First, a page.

Introduction: Make a Children's Nightlight From a Garden Ornament

About: My name is Jason Poel Smith. In my free time, I am an Inventor, Maker, Hacker, Tinker, and all around Mad Genius

I needed to find a good nightlight for my son's nursery. But rather than just buying a traditional nightlight, I decided to make one that was a bit more decorative. I found a nice garden ornament in the shape of an owl that fit well with the other decorations in the nursery. I removed the original solar lighting circuit and replaced it with a new light and power adapter. The end result was a colorful owl nightlight.

Step 1: Materials

Here are the tools and materials that you will need for this project:

Owl Garden Ornament
Battery Powered LED Light
AC Adapter
Scrap Plastic
Heat Shrink Tubing (optional)

Rotary Cutting Tool
Wire Strippers
Soldering Iron and Solder

Step 2: Remove Any Unwanted Parts From the Garden Ornament

This garden ornament was originally a solar garden light. In order to turn it into a nightlight, I had to first remove the original circuit. I started by unscrewing the battery cover. This had the switch and the solar cell attached to it. The battery holder and the light were glued in place. So I used a rotary cutting tool to cut them free. I was careful not to damage the screw holes because I could use them to attach the new cover plate.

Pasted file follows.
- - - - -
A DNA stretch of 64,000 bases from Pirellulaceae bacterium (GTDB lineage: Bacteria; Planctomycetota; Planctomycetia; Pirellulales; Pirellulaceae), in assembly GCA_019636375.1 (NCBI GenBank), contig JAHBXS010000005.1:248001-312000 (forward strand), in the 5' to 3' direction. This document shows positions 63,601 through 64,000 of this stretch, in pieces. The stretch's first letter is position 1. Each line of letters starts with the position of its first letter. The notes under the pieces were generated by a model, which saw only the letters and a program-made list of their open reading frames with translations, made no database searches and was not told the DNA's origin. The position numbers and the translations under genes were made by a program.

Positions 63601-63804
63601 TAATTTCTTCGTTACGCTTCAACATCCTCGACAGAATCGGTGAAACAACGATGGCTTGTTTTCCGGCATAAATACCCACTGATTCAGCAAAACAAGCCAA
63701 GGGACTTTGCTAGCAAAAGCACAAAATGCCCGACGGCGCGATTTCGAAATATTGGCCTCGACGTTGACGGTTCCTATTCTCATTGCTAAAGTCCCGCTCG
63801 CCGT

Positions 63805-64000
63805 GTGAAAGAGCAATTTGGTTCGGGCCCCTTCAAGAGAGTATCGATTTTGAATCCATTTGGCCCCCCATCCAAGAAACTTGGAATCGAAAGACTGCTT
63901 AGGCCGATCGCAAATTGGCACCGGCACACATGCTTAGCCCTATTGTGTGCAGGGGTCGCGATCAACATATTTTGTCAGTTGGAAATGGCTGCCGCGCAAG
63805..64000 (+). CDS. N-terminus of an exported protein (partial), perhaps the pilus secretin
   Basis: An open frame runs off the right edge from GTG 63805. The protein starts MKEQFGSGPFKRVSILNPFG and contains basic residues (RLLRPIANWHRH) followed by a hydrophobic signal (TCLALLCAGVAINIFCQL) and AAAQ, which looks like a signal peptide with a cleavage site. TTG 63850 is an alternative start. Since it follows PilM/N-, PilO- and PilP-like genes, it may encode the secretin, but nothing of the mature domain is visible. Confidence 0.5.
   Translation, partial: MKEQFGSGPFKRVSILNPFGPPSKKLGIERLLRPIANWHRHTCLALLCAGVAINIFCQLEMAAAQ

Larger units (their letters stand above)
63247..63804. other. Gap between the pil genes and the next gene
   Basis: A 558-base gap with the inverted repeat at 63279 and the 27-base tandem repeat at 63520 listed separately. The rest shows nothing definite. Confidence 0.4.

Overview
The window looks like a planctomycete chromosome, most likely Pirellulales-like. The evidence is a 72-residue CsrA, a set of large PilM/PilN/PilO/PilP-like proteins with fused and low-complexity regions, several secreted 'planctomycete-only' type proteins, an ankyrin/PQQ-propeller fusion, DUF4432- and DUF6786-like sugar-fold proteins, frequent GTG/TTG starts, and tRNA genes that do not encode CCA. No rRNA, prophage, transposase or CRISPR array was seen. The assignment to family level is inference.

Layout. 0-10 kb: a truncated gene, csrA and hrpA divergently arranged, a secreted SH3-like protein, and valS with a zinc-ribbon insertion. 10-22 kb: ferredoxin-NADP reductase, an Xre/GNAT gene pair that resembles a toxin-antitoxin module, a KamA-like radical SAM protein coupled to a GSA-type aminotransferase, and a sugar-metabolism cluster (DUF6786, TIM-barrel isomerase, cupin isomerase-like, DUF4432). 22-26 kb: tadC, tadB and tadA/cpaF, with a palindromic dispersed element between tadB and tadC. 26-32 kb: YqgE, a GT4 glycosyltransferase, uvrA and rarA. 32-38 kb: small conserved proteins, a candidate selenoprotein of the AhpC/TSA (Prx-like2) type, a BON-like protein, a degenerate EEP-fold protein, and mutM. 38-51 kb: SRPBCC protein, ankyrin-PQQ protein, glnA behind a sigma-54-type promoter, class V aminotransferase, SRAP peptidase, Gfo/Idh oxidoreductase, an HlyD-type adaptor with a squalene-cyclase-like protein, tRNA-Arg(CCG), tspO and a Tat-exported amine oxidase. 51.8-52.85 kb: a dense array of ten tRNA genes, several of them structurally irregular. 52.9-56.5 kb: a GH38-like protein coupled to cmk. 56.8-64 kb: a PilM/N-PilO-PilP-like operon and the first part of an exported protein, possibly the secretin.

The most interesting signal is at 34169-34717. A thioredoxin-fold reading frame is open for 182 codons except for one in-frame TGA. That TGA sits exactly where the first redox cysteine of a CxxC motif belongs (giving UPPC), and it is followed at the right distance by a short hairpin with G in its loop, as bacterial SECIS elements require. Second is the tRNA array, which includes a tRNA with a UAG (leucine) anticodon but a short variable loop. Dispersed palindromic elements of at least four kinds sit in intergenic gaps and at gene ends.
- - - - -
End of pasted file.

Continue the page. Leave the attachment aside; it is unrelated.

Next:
After removing the original circuit, I used an old toothbrush to clean out the dirt and debris that had accumulated inside the owl.

Step 3: Select a New Light Source for the Nightlight

Now you need a new light for the nightlight. One option is to build a simple LED assembly from scratch. Another option is to use a preassembled light. I decided to use the light from a small battery powered push light. I removed the housing so that I was left with just the LEDs and the circuit board.

Step 4: Measure the Output of the Power Adapter

In order to power the light, I decided to use a small AC power adapter. First cut off the end connector from the power cord. Then separate the wires and strip the insulation off the ends. Plug the adapter into an outlet and use a multimeter to measure the output voltage. Write this value down.